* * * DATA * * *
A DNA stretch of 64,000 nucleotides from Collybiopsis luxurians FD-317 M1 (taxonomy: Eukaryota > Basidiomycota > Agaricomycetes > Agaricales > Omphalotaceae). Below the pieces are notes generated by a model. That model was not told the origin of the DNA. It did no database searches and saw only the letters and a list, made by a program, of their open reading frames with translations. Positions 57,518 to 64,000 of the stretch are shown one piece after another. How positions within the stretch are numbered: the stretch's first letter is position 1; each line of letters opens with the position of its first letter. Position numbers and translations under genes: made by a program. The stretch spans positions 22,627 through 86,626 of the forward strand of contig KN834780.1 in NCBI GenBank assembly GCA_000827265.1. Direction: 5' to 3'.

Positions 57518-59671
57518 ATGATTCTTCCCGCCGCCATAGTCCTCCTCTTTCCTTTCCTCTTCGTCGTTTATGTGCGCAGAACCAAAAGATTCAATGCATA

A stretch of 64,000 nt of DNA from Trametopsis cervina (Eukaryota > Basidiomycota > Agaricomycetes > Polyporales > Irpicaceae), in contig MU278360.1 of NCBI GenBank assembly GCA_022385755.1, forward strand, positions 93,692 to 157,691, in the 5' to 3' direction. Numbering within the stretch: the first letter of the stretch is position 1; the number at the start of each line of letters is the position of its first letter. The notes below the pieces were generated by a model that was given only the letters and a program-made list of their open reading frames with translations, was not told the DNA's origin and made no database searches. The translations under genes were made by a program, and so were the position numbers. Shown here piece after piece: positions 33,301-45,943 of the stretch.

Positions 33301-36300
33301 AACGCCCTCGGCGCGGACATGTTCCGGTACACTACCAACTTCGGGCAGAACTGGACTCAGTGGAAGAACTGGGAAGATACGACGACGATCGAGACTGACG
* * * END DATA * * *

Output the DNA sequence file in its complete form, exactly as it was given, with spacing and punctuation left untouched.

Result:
A DNA stretch of 64,000 nucleotides from Collybiopsis luxurians FD-317 M1 (taxonomy: Eukaryota > Basidiomycota > Agaricomycetes > Agaricales > Omphalotaceae). Below the pieces are notes generated by a model. That model was not told the origin of the DNA. It did no database searches and saw only the letters and a list, made by a program, of their open reading frames with translations. Positions 57,518 to 64,000 of the stretch are shown one piece after another. How positions within the stretch are numbered: the stretch's first letter is position 1; each line of letters opens with the position of its first letter. Position numbers and translations under genes: made by a program. The stretch spans positions 22,627 through 86,626 of the forward strand of contig KN834780.1 in NCBI GenBank assembly GCA_000827265.1. Direction: 5' to 3'.

Positions 57518-59671
57518 ATGATTCTTCCCGCCGCCATAGTCCTCCTCTTTCCTTTCCTCTTCGTCGTTTATGTGCGCAGAACCAAAAGATTCAATGCATA

A stretch of 64,000 nt of DNA from Trametopsis cervina (Eukaryota > Basidiomycota > Agaricomycetes > Polyporales > Irpicaceae), in contig MU278360.1 of NCBI GenBank assembly GCA_022385755.1, forward strand, positions 93,692 to 157,691, in the 5' to 3' direction. Numbering within the stretch: the first letter of the stretch is position 1; the number at the start of each line of letters is the position of its first letter. The notes below the pieces were generated by a model that was given only the letters and a program-made list of their open reading frames with translations, was not told the DNA's origin and made no database searches. The translations under genes were made by a program, and so were the position numbers. Shown here piece after piece: positions 33,301-45,943 of the stretch.

Positions 33301-36300
33301 AACGCCCTCGGCGCGGACATGTTCCGGTACACTACCAACTTCGGGCAGAACTGGACTCAGTGGAAGAACTGGGAAGATACGACGACGATCGAGACTGACG